Sam Harris, an American neuroscientist, author, and philosopher, shares his concept of the present moment and why it matters to live in the now rather than wait for the “now” of the future. It’s worth the click!

http://www.wimp.com/alwaysnow/

Hope Springs a Leak

IMG_2833Is Hope more than wishful thinking? … more than the carrot dangled? … waiting for spring to arrive after the long winter?
The dictionary defines hope as: the state which promotes the desire of positive outcomes related to events and circumstances in one’s life or in the world at large.
The news on the TV screen at the Winnipeg airport, while waiting for my flight to Calgary explodes with the story of five young people stabbed to death at an end of term university party. Shock, disbelief!IMG_4352
The city of Calgary’s worst mass murder ever.
The grey clouds of mourning have hung over the news, the city and the skies. One more tragic read for the masses, but a lifetime of dashed hopes for the families and close friends of the five.
Where are the spring flowers for this situation? Delayed, due to an extension of winter.
Feeling along with the heaviness of the loss of a child, the clock radio woke me to a strange mixture of music. In the one ear I could hear the Third Day song Nothing Compares, and just below that a rap artist was going on about the strife, misery and hate that seems a frequent topic of rap. The mixture confused me, momentarily as I had not knowingly set my alarm. Then as I recognized the first song, I thought it was brilliant—the words of hope, of the greater good written/sung over top the disappointment in life. And then I realized it was a tuning problem … I was on the airwave border of two radio stations that were competing to outshout each other. What an image of what is happening every day. Listen to the news at night and we can get the overwhelming sense of despair … watch the National Geographic or Discovery channel and I sense awe as I view the incredible beauty and strength of whales breaching in the ocean, or time lapse photography of flowers unfolding.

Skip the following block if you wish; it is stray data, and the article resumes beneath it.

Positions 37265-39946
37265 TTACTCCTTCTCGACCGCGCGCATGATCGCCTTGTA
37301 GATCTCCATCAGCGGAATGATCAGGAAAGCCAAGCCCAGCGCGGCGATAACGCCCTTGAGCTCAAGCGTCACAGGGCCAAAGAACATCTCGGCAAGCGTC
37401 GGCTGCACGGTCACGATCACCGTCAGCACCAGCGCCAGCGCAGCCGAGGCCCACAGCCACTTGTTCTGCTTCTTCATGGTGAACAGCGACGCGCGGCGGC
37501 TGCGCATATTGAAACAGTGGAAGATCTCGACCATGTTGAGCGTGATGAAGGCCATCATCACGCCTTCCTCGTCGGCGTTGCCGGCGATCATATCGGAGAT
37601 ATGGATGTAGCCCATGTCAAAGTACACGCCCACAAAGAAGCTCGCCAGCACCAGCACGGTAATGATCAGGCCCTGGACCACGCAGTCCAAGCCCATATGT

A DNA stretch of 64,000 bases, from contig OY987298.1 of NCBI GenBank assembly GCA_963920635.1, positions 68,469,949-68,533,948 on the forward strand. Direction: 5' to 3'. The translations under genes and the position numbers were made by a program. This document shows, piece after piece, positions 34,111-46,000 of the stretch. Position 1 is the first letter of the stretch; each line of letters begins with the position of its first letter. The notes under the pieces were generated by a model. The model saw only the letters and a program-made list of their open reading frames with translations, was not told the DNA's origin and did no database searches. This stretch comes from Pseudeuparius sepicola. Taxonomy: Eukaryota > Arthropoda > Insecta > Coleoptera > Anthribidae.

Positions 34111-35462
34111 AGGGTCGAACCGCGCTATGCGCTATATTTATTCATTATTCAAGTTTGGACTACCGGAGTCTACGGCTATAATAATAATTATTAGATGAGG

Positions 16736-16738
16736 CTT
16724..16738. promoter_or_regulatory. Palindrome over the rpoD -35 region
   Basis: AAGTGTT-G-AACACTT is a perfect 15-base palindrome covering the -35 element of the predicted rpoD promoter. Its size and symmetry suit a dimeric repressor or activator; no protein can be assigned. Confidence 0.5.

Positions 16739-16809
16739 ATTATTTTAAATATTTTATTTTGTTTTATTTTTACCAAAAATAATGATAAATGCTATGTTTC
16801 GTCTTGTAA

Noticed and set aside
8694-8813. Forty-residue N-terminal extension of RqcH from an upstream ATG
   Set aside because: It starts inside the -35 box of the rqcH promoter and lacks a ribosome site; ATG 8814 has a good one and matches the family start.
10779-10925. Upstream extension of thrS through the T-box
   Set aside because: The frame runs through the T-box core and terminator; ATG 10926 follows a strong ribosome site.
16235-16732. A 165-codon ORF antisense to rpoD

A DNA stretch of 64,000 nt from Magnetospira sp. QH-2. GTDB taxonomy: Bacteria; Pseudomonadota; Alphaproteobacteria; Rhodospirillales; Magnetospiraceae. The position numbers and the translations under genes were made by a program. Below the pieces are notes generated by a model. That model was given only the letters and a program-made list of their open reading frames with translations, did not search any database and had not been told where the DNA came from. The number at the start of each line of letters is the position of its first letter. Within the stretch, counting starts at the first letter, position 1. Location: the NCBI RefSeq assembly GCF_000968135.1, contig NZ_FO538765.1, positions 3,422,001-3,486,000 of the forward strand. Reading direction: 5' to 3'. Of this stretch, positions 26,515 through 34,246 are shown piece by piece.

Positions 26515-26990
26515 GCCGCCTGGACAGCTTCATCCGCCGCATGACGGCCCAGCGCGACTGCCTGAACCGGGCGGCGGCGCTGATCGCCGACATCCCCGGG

Simone Weil has said that there are two things that pierce the heart, beauty and affliction(sorrow). Restated as moments we wish would last forever, and those we wish had never begun.

IMG_2836This is the Easter weekend, and this is the ultimate story of the resurrection of hope over the sorrow of death.
The promise of new life erupting after the long winter.
May it be so for the families in sorrow.